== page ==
This past weekend, Liquid Church in New Jersey passed the offering plate like every other Sunday, but this time, instead of asking people to put money in the plate, they asked people to take money from the plate. Why?
The church put envelopes of $10, $20, and $50 into the popcorn bucket collection baskets they normally use and told people to take money, no strings attached…sort of. According to Pastor Tim Lucus:
“This wasn’t a handout,” he said. “That’s the tip of the iceberg. We challenge people; we want them to creatively invest this money.”
So, while the members of the church didn’t have to do anything in particular with the money (they could just go to Taco Bell for lunch if they wanted) the message delivered with the reverse offering was that when God provides money and resources in our lives, He trusts that we will use that to help others. So, many people’s reaction was not to go buy a new CD (do people still buy CDs?), it was to find a way to use the money to help someone else.
You can read more about the story here.
It’s an interesting idea. At first I thought, “Really? I know the economy is down right now, but how much good is $10 or even $50 going to do someone who can’t make a $1000 mortgage payment?” But as I read on and saw the idea of allowing those who really need it to use it for their needs, but also encouraging those who don’t absolutely need it to find a way to use it to help someone else in need, I started to like the idea.
What Makes This Work?
For the message of encouraging people to help someone else with the money, the money itself really isn’t a big deal. Most people would have been able to come up with $10 or $20 on their own. But this took the message to a whole new level. Now it wasn’t just a message. People had a physical $20 bill in their hand that they wouldn’t really think of as their own money. I think that would make it much more likely that the people would actually do something.
This is an interesting idea and a nice story and I could probably leave it at that…but this is Church Marketing Online. So, let’s think for a moment about the marketing aspect of this.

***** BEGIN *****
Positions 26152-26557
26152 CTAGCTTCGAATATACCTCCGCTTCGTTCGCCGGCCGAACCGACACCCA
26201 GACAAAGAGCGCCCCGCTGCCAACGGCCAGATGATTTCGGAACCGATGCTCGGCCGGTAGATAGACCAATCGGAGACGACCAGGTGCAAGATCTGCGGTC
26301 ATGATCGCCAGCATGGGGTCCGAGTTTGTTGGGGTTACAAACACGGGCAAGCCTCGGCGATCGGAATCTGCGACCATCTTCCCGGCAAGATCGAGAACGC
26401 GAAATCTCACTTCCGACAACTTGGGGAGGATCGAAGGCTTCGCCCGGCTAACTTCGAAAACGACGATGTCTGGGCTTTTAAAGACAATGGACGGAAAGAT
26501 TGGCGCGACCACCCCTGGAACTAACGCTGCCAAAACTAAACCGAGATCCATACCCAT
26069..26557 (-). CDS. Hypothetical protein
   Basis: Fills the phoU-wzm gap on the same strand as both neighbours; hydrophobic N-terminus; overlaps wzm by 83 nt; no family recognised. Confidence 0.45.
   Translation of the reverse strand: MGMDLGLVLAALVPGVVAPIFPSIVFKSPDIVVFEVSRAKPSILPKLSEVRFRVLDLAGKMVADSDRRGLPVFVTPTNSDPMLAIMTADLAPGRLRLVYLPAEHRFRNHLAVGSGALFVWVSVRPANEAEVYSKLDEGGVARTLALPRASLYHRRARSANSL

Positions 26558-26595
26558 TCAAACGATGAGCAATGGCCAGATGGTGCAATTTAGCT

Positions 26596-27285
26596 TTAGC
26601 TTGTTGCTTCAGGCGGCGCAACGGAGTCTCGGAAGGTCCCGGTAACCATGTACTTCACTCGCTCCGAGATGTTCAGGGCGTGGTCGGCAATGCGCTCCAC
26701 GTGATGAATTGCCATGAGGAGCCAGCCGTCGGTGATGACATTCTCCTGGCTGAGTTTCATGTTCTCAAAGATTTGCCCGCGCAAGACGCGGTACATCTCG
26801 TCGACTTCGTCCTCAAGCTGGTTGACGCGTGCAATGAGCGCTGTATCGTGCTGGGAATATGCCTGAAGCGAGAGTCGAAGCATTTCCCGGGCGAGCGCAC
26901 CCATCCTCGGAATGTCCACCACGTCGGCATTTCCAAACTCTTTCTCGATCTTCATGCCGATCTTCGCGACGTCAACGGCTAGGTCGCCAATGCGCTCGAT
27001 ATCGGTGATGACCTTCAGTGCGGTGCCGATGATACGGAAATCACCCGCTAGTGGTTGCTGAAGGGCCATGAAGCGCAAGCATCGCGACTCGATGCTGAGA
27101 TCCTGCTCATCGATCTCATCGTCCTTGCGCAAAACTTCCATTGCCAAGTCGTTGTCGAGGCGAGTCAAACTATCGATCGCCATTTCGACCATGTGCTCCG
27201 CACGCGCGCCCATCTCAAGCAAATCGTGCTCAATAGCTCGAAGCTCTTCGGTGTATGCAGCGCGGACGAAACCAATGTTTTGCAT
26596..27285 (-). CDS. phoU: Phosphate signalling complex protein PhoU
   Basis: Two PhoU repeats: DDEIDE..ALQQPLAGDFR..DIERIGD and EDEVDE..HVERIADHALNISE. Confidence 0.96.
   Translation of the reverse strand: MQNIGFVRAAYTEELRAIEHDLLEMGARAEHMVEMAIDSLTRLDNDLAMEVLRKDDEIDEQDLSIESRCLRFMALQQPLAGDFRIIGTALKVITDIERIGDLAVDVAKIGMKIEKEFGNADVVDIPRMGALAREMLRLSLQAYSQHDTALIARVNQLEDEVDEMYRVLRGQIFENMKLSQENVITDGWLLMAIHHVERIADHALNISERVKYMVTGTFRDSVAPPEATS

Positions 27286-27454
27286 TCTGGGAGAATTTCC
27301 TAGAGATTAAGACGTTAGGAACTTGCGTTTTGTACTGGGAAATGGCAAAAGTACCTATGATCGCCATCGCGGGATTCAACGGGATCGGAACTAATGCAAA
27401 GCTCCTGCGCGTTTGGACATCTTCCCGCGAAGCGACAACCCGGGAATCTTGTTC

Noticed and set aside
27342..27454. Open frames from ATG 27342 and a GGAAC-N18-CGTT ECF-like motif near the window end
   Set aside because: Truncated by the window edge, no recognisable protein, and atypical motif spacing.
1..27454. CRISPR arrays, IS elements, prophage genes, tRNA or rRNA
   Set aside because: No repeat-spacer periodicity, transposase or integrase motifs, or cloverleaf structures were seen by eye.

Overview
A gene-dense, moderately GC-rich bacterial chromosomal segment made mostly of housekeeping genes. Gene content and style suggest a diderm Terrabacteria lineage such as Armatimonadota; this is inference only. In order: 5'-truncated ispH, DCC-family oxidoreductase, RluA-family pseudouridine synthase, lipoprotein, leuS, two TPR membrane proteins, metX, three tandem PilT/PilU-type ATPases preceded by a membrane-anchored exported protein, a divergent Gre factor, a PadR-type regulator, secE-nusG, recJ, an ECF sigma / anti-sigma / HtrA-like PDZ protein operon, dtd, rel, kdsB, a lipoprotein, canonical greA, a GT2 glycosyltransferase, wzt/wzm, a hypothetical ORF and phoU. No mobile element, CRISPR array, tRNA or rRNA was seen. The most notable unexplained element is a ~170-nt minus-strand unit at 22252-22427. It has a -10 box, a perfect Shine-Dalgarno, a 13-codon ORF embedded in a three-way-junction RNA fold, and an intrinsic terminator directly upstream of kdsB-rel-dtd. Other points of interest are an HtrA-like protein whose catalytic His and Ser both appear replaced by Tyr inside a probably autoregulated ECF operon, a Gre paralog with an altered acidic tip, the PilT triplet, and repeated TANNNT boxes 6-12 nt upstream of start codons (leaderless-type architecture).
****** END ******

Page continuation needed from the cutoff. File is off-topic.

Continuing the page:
Can Anyone Say Links?!
Do a search for “liquid church reverse offering” and you’ll see that there have literally been hundreds, if not thousands of articles written about this already…and it’s only Tuesday. Many of these articles link back to the church. These are quality, natural links and a lot of them are from authority media sites.
Have you heard of Liquid Church? You have now and so have hundreds of thousands, if not millions, of other people.
Thousands of Marketers
When all was said and done, the church gave out $30K to over 2,100 people and told them to go help someone with the money. That’s over 2,100 people may will go out into their community and help someone else (awesome), but also probably talk about the church as well. Granted, they probably don’t think of themselves this way, but it’s 2,100 motivated marketers going out to the very people the church hopes to attract.
Lots of Potential Follow-Up
When a church does an event or marketing campaign, often times when it’s done, it’s done. With the reverse offering, after the event was done, the question begs to be asked, “What did you do with the money?” There will be thousands of stories about how that money was used. That’s a lot of potential.
What do you think?
Is the reverse offering a good idea or some gimmicky ploy?
What are your thoughts on the idea and the reaction to it?